BH: That’s just the biological part, and then there’s the whole cultural overlay of belief systems.
MB: I’m sure I’m at the top of the bell curve, because I have distinct early memories as a child of being parked in my little stroller outside the grocery store and these ladies coming up to me saying oh, what an adorable little boy, and I thought to myself you have no idea that I’m a little girl. On the other hand, when I was told that I was definitely a girl my response was what do you mean? I want to be a policeman when I grow up! And of course I was told I couldn’t be a policeman because I was a girl. I thought sexuality was a choice, and I didn’t realize that it was in some way predetermined. I had no siblings so even from that fundamental point of view I hadn’t a clue. I thought people decided. I remember thinking how unfair, and it couldn’t be true…
BH: My message as a young girl was that you’re able to be anything you wish as long as you want it badly enough. So when I said I wanted to be a doctor that was fine, though what I didn’t understand were all the challenges I was going to encounter because I was a woman. The women in my generation of medicine had to do twice as much to get half as much credit.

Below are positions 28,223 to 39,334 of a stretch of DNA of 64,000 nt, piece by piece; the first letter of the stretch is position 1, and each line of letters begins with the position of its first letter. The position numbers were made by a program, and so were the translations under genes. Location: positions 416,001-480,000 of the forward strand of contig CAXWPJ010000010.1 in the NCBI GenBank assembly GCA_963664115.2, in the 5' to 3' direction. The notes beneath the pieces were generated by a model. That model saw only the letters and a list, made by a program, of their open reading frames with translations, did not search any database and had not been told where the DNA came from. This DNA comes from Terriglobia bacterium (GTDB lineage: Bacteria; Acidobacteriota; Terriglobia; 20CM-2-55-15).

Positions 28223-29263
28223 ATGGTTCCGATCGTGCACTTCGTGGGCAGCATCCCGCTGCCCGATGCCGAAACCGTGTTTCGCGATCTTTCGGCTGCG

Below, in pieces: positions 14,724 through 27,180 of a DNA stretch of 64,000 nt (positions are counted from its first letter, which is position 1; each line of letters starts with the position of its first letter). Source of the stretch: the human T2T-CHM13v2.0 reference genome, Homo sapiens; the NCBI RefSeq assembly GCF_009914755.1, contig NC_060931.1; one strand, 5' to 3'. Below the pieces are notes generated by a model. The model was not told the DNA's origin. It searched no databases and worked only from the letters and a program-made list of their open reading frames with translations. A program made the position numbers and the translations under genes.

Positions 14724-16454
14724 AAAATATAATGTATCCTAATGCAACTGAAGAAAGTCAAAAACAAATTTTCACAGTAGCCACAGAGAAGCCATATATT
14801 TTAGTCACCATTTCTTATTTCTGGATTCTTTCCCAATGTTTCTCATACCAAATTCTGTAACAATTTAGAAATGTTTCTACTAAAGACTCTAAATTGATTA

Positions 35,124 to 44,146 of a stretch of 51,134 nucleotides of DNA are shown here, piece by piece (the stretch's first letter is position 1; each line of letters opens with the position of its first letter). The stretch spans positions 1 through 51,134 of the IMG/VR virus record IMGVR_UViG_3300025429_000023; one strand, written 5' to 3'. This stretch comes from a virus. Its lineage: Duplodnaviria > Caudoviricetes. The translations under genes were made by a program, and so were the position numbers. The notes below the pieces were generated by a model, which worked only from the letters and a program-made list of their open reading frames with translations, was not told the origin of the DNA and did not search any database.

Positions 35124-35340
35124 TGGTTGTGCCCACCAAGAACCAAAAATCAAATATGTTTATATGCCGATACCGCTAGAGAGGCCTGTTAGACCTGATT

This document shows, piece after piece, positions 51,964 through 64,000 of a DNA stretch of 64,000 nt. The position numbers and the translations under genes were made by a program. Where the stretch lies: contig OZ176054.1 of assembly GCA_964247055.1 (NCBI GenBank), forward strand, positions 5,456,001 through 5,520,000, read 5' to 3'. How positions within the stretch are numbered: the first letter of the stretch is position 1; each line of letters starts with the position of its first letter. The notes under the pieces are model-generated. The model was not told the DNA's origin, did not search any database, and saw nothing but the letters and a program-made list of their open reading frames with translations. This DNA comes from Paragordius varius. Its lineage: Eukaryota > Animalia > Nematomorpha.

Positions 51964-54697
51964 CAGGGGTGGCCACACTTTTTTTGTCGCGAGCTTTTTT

MB: Another point I’d like to hear your thoughts on has to do with interviews I’ve had with many women who’ve had hysterectomies at 38 or 40.
BH: Yes, and there was a time in the United States where half of women had had hysterectomies by the age of 40, and that’s the group they looked at when they did the women’s health studies. And though that’s no longer the case it’s still more than it should be. If you take a woman’s ovaries out before the age of 50 you take eight years off her life, unless you replace the hormones, which they’re not doing anymore. Those high hysterectomy rates came out of the early-20th century, when mental illness in women was considered to be a form of hysteria, and they did quite horrifying things to women to rid them of that. Or they got the rest cure, where they were put into a dark room for months at a time and fed nothing but gruel, which of course did not help their mental health because they became nutritionally deficient as well. They were basically incarcerated until they agreed to stop complaining.